And so we have opinions on everything: what we eat, where we vacation, what we read, what we buy, who we date. And we love to offer opinions. People do not make a purchase based solely on advertizing any more—no, we need everyone’s thoughts on it as well. Oh, you poor ad companies, you that fuelled and funded those start•up social media sites, did you think that matters would come to this pass?

One thing that all this opining helps with is in choosing your friends more easily. If everyone is wearing their hearts on their sleeves these days, or, more aptly, flashing their opinions on their Facebook pages, it’s easy to know where you stand relative to the other. Perhaps the entry point to person•to•person friendships in future will be a virtual one at first. Perhaps Facebook will invent new signs to follow their ubiquitous “like” and “comment,” buttons, like “Let’s Meet for Coffee” followed by “You passed, now you can phone me” or “You failed, bozo.”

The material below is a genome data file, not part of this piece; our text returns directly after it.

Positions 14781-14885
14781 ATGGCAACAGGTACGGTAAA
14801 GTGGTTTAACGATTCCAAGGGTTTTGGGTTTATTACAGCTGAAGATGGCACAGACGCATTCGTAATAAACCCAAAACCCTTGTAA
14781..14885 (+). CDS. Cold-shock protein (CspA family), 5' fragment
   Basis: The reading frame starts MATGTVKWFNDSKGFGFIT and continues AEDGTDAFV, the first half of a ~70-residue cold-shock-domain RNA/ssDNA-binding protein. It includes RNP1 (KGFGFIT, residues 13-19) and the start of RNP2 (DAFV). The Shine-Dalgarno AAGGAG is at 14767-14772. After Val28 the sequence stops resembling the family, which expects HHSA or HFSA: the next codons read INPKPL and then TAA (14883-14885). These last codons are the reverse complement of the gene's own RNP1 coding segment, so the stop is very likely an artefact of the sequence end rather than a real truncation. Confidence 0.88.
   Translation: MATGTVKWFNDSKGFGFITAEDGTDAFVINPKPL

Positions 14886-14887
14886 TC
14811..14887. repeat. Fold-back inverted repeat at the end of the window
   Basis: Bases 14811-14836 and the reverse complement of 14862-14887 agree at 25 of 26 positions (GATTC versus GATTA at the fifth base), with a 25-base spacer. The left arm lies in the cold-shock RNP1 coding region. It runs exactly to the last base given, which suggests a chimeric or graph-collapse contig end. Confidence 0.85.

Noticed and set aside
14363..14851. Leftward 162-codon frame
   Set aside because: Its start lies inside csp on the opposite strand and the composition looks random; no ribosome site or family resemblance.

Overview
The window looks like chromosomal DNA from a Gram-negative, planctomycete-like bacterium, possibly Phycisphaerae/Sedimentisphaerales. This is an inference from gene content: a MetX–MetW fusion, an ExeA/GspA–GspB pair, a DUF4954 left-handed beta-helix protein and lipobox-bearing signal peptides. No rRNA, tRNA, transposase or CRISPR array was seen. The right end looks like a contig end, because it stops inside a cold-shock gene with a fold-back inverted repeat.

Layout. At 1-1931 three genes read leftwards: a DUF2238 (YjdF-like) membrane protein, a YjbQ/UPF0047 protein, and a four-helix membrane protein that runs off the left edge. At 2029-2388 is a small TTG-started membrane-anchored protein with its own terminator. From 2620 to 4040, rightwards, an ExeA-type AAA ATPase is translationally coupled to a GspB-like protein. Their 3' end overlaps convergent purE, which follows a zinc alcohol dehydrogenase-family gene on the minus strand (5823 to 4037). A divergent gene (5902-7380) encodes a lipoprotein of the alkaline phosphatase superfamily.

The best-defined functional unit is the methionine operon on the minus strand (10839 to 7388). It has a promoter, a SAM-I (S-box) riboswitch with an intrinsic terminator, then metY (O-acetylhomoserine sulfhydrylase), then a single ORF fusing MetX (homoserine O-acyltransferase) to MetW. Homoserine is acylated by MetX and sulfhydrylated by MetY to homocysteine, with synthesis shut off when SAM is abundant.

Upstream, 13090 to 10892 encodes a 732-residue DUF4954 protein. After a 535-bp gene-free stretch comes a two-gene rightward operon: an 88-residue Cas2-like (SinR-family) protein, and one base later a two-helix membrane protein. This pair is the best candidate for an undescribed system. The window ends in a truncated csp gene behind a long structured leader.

Not sure where this will end. Maybe we will drown in our opinions and start regurgitating them (there are only a finite number of opinions one can have, surely. I am fast running out of my supply). Friends will tune out, and it will become harder for corporations to find employees who fit squarely into their boxes. I see more buttons for Facebook: “no opinions, please” and “opinionated out.” “Gimme the facts, man” will be back in style. Perhaps those job ads will change their qualifying line to, “Only strong silent types without a Facebook page need apply.”

And so the world will go around and another age will surely dawn upon us.

Too much information